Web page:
Scoot transportation

A Peek into the Future of Transportation

Kristina Egan, director of Transportation for Massachusetts, shares how start-ups and legacy companies are forging a brave, new transportation future.

Last month, I traveled to California and got a peek into the future of transportation. Thanks to support from the Barr Foundation, I joined a group from Boston and heard a great mash-up of ideas at the Meeting of the Minds international gathering, then toured the innovation labs of Nissan and Ford in Silicon Valley. Here are my three biggest takeaways from the trip:

Start-ups are disrupting mobility

In Greater Boston, we’re starting to experience rapid changes in how we get around as the private sector puts more and more transportation services on the market and apps on our smartphones. Uber is disrupting the traditional taxi industry. Bridj uses real-time information to continually adapt its transit routes to where people are and where they want to go. Hubway is steadily growing its service area, allowing more and more people to hop on bikes to cross town. Zipcar is reducing the need for people to own cars in the city.

On top of these innovations, smartphone apps are empowering all of us with information. Waze crowdsources information about traffic, helping us avoid it. ProximiT provides real-time information about Orange, Red, and Blue line trains. RideScout aggregates information about travel options, including transit, walking and Uber, to point us to the fastest way to get places.

Auto companies want to be a key part of mobility, climate solutions

As entrepreneurs and start-ups are disrupting transportation, legacy car companies are also innovating, trying to transform themselves from auto manufacturers to mobility-service companies. The reason? Top management keeps a close eye on global trends, and it doesn’t look good for the traditional car.

One Meeting of the Minds speaker from our neck of the woods, Mac McCarthy of the Lincoln Institute of Land Policy, predicts that today’s three billion people who live in cities will almost double to 5.5 billion within 30 years. There’s just not enough physical space for all those people to use cars. Nissan’s innovation team agrees, and sees congestion and pollution as opportunities for Nissan to reshape its business model.

The car industry is at a turning point, and in order to remain competitive, it needs to evolve from making products to providing services. At Ford’s lab, Stanford grads abound. They are hard at work making bicycles smarter so that cyclists can push a button to report potholes and cars parked in bike lanes. With its business partner, Scoot, Nissan just launched a pilot motorcycle sharing program (modeled after successful bikeshare programs) in hilly San Francisco.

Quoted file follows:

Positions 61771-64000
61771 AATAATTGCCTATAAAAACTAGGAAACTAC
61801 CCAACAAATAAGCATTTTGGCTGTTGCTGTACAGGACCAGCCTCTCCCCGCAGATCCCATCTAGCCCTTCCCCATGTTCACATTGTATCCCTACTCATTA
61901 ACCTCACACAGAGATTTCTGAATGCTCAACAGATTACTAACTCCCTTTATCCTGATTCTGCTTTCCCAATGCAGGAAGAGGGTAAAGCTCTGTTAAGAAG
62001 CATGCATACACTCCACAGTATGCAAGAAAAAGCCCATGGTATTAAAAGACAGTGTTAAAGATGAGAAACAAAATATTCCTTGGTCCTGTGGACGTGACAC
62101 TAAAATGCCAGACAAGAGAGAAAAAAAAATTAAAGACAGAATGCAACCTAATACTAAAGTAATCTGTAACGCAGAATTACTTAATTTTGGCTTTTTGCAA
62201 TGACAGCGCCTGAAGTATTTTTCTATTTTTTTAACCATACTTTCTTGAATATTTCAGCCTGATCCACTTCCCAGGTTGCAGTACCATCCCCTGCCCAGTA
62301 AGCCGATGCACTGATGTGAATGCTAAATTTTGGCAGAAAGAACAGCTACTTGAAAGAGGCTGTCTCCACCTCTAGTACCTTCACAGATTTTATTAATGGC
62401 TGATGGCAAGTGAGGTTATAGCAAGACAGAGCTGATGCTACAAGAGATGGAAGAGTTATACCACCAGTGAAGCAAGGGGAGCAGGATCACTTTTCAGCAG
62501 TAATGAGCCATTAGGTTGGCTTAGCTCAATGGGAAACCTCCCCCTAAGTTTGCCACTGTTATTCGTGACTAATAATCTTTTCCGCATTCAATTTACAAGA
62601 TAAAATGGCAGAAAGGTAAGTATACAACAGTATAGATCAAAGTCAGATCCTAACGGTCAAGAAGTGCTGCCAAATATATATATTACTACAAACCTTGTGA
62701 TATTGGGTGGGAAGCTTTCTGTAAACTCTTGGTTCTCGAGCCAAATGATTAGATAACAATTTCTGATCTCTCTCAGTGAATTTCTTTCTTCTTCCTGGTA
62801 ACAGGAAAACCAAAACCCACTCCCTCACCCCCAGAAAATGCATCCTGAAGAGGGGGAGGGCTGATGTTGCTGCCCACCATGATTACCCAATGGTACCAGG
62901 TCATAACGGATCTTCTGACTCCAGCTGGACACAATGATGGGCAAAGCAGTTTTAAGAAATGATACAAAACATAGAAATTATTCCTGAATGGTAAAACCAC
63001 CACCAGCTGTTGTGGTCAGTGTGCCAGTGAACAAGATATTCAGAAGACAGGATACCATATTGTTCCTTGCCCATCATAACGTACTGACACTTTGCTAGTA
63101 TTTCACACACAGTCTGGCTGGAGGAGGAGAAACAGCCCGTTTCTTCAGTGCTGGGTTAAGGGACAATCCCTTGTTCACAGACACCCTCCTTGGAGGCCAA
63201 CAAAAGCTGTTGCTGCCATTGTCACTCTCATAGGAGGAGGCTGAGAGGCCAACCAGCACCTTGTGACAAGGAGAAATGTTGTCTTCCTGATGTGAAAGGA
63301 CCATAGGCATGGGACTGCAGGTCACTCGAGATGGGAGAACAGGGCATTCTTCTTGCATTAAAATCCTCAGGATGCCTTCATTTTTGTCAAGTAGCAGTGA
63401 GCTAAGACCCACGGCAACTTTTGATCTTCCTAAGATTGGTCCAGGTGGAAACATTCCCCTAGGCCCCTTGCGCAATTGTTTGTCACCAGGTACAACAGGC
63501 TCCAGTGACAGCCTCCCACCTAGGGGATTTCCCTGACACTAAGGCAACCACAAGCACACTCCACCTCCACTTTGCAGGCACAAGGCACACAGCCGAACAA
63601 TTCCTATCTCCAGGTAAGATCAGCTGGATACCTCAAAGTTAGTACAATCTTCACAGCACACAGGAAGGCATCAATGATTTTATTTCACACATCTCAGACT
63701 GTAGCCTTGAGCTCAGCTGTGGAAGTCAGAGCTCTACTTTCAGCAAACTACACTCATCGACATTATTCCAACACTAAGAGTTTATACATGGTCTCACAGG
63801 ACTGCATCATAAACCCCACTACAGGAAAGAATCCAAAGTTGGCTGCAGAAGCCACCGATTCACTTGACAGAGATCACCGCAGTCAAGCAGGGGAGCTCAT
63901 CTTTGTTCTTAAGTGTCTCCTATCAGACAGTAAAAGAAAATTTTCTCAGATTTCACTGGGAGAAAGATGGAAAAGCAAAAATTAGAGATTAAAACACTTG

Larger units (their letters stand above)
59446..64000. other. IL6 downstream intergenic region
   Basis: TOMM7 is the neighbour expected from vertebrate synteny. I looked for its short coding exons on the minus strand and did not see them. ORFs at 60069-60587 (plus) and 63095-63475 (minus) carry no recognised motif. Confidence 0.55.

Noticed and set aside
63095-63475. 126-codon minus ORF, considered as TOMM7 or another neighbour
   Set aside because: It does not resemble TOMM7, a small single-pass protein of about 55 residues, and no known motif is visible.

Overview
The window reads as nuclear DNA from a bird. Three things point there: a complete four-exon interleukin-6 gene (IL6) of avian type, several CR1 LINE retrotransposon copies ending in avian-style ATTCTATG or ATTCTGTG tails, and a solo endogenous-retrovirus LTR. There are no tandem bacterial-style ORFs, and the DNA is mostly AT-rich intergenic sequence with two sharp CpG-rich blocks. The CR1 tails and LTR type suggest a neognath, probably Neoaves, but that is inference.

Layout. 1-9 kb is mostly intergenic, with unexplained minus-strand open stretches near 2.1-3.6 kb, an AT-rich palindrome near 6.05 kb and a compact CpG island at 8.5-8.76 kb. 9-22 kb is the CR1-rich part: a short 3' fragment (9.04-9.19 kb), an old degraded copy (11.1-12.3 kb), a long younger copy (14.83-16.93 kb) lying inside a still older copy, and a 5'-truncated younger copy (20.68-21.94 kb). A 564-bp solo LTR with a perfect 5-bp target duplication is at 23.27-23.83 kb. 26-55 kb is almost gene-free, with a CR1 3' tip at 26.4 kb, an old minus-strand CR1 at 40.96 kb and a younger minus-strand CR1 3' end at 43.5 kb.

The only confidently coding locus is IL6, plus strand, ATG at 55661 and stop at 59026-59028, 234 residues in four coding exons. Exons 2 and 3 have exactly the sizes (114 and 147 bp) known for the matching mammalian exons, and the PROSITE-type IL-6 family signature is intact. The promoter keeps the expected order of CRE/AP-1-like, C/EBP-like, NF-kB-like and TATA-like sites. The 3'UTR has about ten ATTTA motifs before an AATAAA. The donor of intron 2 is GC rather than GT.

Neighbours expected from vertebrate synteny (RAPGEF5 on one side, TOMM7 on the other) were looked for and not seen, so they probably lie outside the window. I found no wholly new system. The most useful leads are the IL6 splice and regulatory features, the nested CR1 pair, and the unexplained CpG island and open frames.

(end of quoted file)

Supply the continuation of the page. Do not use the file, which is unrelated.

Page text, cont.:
What’s clear is that start-ups and legacy companies alike want to be part of solving our transportation and climate challenges. Car manufacturers will continue to make cars, of course, and will make them smarter and cleaner. But they are also thinking bigger and starting to see themselves as part of creating zero-fatality and zero-emissions smart cities. Mission-driven Zipcar, for example, aims to “enable simple and responsible urban living.”

Collaboration is in our future

After hearing from entrepreneurs, bankers, and auto companies at Meeting of the Minds, it’s clear that the private sector is forging new solutions to the planet’s transportation challenges, and is willing and enthusiastic about linking arms with social entrepreneurs and mission-driven organizations to reduce transportation-related pollution. Our statewide coalition, Transportation for Massachusetts, is exploring how private-sector innovations can advance climate-friendly and affordable, accessible transportation for people of low-income and of color. With the Alliance for Business Leadership and MassChallenge, we hosted a mash-up of our own this month (photo below), bringing together entrepreneurs, businesses, government officials, and community leaders to identify opportunities to work together to support technologies and services that can reshape transportation for the better.

T4MA event photo

This was the first of many conversations in Boston about how we can all work together to enhance mobility and transportation choices through innovation. Stay tuned to hear more about our collaborative work with start-ups and legacy companies!

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Transportation for Massachusetts is a diverse coalition of more than 50 organizations working together to create safe, convenient, climate-friendly and affordable transportation for everyone.

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Kristina Egan

Kristina Egan

Guest Author · Director, Transportation for Massachusetts